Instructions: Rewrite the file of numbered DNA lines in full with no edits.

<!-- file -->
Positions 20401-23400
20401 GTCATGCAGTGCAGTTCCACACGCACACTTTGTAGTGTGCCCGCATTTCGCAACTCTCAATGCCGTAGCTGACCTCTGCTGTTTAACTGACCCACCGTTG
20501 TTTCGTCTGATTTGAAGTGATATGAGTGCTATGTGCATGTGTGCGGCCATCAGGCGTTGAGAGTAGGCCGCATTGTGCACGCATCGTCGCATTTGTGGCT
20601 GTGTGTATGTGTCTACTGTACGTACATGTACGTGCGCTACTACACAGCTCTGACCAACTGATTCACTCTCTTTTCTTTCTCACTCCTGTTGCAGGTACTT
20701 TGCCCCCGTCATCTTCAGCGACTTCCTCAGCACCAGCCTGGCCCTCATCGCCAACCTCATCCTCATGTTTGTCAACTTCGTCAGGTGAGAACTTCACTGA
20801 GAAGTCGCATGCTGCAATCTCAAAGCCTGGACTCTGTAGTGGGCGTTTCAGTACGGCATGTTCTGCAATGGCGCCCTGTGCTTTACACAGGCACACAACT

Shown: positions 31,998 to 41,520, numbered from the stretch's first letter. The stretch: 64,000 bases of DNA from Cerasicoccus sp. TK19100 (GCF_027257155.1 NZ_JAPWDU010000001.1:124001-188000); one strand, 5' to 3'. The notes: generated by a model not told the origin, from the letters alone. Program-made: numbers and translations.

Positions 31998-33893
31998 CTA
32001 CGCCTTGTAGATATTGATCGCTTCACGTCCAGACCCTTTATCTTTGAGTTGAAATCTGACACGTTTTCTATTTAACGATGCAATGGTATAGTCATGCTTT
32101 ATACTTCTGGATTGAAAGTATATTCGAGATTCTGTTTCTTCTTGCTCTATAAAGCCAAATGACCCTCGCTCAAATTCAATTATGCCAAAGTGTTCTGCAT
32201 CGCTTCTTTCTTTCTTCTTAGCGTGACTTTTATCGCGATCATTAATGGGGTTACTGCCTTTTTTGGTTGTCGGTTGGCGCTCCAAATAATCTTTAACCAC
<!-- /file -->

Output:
Positions 20401-23400
20401 GTCATGCAGTGCAGTTCCACACGCACACTTTGTAGTGTGCCCGCATTTCGCAACTCTCAATGCCGTAGCTGACCTCTGCTGTTTAACTGACCCACCGTTG
20501 TTTCGTCTGATTTGAAGTGATATGAGTGCTATGTGCATGTGTGCGGCCATCAGGCGTTGAGAGTAGGCCGCATTGTGCACGCATCGTCGCATTTGTGGCT
20601 GTGTGTATGTGTCTACTGTACGTACATGTACGTGCGCTACTACACAGCTCTGACCAACTGATTCACTCTCTTTTCTTTCTCACTCCTGTTGCAGGTACTT
20701 TGCCCCCGTCATCTTCAGCGACTTCCTCAGCACCAGCCTGGCCCTCATCGCCAACCTCATCCTCATGTTTGTCAACTTCGTCAGGTGAGAACTTCACTGA
20801 GAAGTCGCATGCTGCAATCTCAAAGCCTGGACTCTGTAGTGGGCGTTTCAGTACGGCATGTTCTGCAATGGCGCCCTGTGCTTTACACAGGCACACAACT

Shown: positions 31,998 to 41,520, numbered from the stretch's first letter. The stretch: 64,000 bases of DNA from Cerasicoccus sp. TK19100 (GCF_027257155.1 NZ_JAPWDU010000001.1:124001-188000); one strand, 5' to 3'. The notes: generated by a model not told the origin, from the letters alone. Program-made: numbers and translations.

Positions 31998-33893
31998 CTA
32001 CGCCTTGTAGATATTGATCGCTTCACGTCCAGACCCTTTATCTTTGAGTTGAAATCTGACACGTTTTCTATTTAACGATGCAATGGTATAGTCATGCTTT
32101 ATACTTCTGGATTGAAAGTATATTCGAGATTCTGTTTCTTCTTGCTCTATAAAGCCAAATGACCCTCGCTCAAATTCAATTATGCCAAAGTGTTCTGCAT
32201 CGCTTCTTTCTTTCTTCTTAGCGTGACTTTTATCGCGATCATTAATGGGGTTACTGCCTTTTTTGGTTGTCGGTTGGCGCTCCAAATAATCTTTAACCAC